The expression of Bcl11b is strictly T-lineage specific among hematopoietic cells,3,8 making Bcl11b a T cell identity gene. In the T lineage, Bcl11b is still silent in the Early T-cell Precursor (ETP)/Kit+ DN1 stage (Kit++ CD44+ CD25- DN), and only starts to express at DN2a stage.8 After this point, the expression of Bcl11b is detectable in every stage and every lineage of T cells. Bcl11b is one of only a few genes in the genome with onset of expression at this crucial stage.9

The correct triggering of Bcl11b expression in DN2a cells may also be important for inhibiting oncogenic transformation of these rapidly dividing cells. The earliest studies on Bcl11b identified it as a tumor suppressor, because mutations and deletions of Bcl11b by γ-irradiation in mouse models could result in immature thymocyte transformation, T cell leukemia, and thymic lymphomas.10 In human T cell leukemia, deletion and mutation of BCL11B even in heterozygous form have been proposed to play roles in many cases of T-ALL.11-13 However, noncoding sequences linked with the BCL11B locus may also contribute to its oncogenic function.11,14,15 Studies of cancer cells from T-ALL patients identified BCL11B as the translocation partner of TLX3 and NKX2-5 in t(5;14)(q35;q32.2) T-ALL.12,16 The translocation actually juxtaposes TLX3 and NKX2-5 to a gene desert 3′ of BCL11B (relative to the direction of BCL11B transcription) and causes ectopic expression of these oncogenes, leading to T-ALL. Although the mechanism that activates TLX3 and NKX2-5 is unknown, it has been proposed that cis-regulatory elements of BCL11B could underlie this oncogenic activity.14,15 Clearly the translocation enables these oncogenes to acquire a T-cell specific enhancer, but its relationship to BCL11B regulation has been only conjectural. Therefore, identifying genetic inputs that activate the expression of Bcl11b in DN2a cells will offer insight into both T-lineage commitment and oncogenesis linked to Bcl11b.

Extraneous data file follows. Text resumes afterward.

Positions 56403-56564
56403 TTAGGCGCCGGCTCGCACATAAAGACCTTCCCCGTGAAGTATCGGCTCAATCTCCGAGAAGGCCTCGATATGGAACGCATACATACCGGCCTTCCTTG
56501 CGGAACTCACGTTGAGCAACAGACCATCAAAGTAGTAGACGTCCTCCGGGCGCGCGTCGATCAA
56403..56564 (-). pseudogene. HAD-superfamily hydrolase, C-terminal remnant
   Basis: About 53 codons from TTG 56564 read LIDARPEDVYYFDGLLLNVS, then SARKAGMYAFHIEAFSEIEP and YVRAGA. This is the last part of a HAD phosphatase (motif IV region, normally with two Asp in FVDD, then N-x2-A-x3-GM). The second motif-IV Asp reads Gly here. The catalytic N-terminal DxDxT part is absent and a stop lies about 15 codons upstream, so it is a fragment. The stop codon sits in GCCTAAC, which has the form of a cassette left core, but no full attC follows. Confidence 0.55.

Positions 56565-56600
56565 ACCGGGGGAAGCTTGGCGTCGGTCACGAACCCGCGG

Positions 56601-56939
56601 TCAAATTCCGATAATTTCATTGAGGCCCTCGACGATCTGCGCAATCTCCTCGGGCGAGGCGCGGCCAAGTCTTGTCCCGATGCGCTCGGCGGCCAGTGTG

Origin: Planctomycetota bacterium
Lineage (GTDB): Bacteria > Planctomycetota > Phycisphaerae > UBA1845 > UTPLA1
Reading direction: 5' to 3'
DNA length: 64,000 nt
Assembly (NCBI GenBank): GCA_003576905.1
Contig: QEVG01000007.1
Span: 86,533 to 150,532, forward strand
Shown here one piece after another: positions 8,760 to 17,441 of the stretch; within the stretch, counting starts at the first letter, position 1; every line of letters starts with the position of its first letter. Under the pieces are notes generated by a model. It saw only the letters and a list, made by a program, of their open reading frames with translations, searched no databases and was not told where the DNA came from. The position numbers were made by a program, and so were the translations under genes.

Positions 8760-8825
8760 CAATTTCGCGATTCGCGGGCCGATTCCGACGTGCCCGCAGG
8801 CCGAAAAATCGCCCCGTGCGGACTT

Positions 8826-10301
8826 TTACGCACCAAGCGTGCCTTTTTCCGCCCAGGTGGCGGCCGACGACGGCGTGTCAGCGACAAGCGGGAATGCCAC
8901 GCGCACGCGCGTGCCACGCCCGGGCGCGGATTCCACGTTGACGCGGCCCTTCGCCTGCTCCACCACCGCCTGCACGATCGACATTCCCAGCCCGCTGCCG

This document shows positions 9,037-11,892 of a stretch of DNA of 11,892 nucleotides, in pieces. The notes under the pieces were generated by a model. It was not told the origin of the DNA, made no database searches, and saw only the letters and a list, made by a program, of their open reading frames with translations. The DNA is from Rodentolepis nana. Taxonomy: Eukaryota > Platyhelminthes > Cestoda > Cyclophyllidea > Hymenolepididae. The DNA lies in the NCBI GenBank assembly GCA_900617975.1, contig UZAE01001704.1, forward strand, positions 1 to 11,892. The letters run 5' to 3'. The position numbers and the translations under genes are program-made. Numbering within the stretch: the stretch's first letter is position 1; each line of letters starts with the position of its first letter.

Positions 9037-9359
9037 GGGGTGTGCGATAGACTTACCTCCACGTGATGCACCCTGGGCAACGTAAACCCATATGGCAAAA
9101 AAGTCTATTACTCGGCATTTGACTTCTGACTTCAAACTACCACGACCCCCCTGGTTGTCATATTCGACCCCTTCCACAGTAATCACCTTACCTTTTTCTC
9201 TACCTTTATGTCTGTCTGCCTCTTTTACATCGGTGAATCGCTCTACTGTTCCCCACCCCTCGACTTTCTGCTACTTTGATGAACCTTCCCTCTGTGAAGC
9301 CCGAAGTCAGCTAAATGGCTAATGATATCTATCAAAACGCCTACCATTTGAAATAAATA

In this report, we aimed to identify the cis-regulatory elements that control the unique expression pattern of Bcl11b. We first determined the actual transcription start site (TSS) of Bcl11b in developing T cells, mapping it within a cell-type specific differentially DNA methylated region (DMR) of the promoter area of Bcl11b. However, this region is insufficient to promote T-cell specific gene expression. Based on cell-type specific and stage-specific histone modifications in developing early T cells, we discovered a 1.9-kb sequence located about 850-kb downstream of Bcl11b that mirrored the same developmentally regulated histone marks as the promoter of Bcl11b in early T cells. This downstream putative cis-regulatory element was needed to cooperate with promoter-linked and intragenic elements to drive T cell specific expression of reporter genes in stable transfection assays. The studies thus map the core sequence of the Bcl11b promoter plus a key T-cell specific downstream enhancer, providing a molecular basis for the further understanding of Bcl11b regulation in developing T cells and in T cell leukemia.

Materials and methods